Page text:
Why NGOs must turn their communication style upside down …

Opinion by Merit Hindriks, February 5, 2018

 … but at the same time stay true to their values

When we look at the way organisations communicate, we often see that NGOs, like Hivos, are particularly fond of imposing their own worldview on their audiences. The language and narratives they use rarely really resonate with viewers, readers and listeners, but rather reflect the values and identity of the NGO. Attempts by organisations to engage with audiences and influence their views and practices, especially in lobby and advocacy, are often unsuccessful. Frankly, this tendency is – putting it mildly – a missed opportunity.

Most professionals in the field of communication are well aware of the importance of their message when addressing their audiences and deciding on the best way to frame their story. However, it is still their story. So what if we try to turn that around and truly listen to our audiences and connect our message to their values, worldview and sense of identity?

Reviewing our narrative

In an attempt to change our narrative to increase our impact, the Hivos Green & Inclusive Energy programme invited Climate Outreach, Europe’s leading specialist in climate change communication, to help us tailor our lobby and advocacy messaging to the values of our audiences: financiers and policymakers in the global energy sector. The aim was not to start copying our audiences’ vocabulary, but to be able to inspire – at times challenge – our audiences in a way that our message also connects to their deepest motivations and aspirations.

Climate Outreach reviewed a number of existing materials, from research papers to factsheets for stakeholders, and interviewed prominent experts from our target audiences. The findings (see their report in the right sidebar) were at times surprising, but above all, insightful.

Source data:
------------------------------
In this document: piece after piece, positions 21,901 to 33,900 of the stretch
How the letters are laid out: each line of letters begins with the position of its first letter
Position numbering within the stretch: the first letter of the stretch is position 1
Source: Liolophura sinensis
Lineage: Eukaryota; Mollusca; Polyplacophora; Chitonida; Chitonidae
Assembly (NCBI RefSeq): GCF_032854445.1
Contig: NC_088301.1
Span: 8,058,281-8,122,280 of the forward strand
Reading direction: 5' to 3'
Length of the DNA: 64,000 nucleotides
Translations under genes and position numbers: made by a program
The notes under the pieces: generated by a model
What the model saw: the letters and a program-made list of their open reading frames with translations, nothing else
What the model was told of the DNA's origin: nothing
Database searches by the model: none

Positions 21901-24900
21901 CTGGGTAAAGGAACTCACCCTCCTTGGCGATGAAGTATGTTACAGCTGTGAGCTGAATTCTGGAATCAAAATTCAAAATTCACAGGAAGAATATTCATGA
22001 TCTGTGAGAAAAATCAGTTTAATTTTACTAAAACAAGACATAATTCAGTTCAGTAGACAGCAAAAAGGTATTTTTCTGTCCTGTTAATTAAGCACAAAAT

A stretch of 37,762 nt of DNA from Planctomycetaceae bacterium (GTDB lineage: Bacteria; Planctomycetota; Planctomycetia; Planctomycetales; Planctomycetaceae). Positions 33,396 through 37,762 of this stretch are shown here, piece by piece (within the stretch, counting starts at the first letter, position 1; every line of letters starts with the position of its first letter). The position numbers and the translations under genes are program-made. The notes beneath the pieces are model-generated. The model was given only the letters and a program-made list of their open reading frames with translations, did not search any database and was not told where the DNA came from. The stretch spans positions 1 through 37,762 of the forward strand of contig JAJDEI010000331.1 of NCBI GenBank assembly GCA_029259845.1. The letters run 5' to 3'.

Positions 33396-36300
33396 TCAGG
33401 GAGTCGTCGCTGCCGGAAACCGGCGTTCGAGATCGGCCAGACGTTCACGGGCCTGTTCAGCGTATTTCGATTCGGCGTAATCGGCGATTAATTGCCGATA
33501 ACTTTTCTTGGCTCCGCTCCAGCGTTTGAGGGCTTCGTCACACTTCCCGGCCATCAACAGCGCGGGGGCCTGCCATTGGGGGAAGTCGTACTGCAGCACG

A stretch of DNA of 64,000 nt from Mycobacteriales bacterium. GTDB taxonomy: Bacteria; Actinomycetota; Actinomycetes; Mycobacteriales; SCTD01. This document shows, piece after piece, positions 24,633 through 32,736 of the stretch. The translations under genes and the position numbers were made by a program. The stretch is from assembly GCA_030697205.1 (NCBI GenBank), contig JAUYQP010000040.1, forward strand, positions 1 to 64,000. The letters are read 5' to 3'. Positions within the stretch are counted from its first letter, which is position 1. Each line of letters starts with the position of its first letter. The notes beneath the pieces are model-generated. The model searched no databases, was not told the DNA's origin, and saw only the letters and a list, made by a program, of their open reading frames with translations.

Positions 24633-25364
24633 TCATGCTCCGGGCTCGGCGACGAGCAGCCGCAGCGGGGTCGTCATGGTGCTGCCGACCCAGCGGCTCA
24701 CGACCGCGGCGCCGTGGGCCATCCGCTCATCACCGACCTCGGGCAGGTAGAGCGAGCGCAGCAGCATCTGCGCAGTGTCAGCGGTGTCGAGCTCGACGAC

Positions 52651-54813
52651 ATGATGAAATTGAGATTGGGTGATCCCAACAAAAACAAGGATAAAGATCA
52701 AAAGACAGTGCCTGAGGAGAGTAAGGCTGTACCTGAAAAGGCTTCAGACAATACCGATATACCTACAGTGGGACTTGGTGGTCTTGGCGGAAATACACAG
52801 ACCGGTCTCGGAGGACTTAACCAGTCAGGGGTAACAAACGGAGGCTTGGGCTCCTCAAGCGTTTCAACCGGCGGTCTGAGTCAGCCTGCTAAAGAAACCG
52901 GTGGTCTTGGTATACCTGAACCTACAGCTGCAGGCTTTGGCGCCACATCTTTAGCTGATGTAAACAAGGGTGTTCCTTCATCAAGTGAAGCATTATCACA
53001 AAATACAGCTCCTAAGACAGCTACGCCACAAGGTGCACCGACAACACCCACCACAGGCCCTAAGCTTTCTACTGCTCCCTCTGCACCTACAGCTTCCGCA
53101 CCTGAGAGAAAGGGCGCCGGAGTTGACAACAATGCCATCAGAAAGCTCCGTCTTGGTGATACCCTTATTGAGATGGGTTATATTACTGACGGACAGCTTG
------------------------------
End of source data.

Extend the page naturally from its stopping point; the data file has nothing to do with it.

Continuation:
What does our audience tell us?

One of the most eye-catching remarks from the interviews included pointed criticism of the moralistic and judgmental tone NGOs often adopt. “People feel judged by NGOs who ‘come in as the do-gooders’ with ‘continuous hand wringing’”, says one of the respondents (Climate Outreach, Marshall, G., Shaw, C. and Clarke, J. 2018, p. 28). Furthermore, NGOs are accused of not understanding how the world works and using language that is overly negative, focussing on deprivation or suffering.

On the other hand, what NGOs are respected for is their integrity and commitment to social benefits for people who are often overlooked and forgotten.  

Another key outcome debunks a common myth about the motivations of funders and policymakers. Personal gain, in terms of financial returns or increasing the support base in the case of politicians, is not the only aspect of their work that gives them satisfaction and makes them proud. Especially on an individual level, funders and policymakers are highly motivated by the social benefits they can bring about for others.

The study revealed many more insights, such as the preference for specific words (e.g. markets, scale, and transformation) and the importance of personal stories of change rather than abstract descriptions of benefits. All these results show us how we can communicate more effectively with our audiences. It’s important, for instance, to refrain from accusing others of failure or of not taking responsibility or real action. Rather, as the respondents argue, NGOs should acknowledge the different roles of all stakeholders in “doing something for the greater good”. Furthermore, audiences believe NGOs ought to focus on the mutually complementary and advantageous nature of partnerships, with the NGO stressing its unique role in securing the social mission both parties have embarked upon, thereby concentrating on the opportunities instead of the problems.

Balancing compliance and truthfulness

The study, however, also raises some important questions about the extent to which NGOs should fully tailor their message to their audiences, such as, How to stay true to your organisations’ identity while at the same time complying with your audiences’ language and views? How to use different narratives for specific audiences and at the same time stay sincere and authentic? And how to deal with the image and views on how NGOs should behave if it isn’t in accordance with who you are as an organisation?

Despite these questions, a main conclusion can be drawn. The most important thing is to look beyond our preconceived notions about our target audiences and what works and doesn’t with them. Instead, we should take time to listen deeply to our audiences, respect their worldview and try to connect with them on a level where we find each other in our values. If we take them seriously, we will have more impact and be better communicators!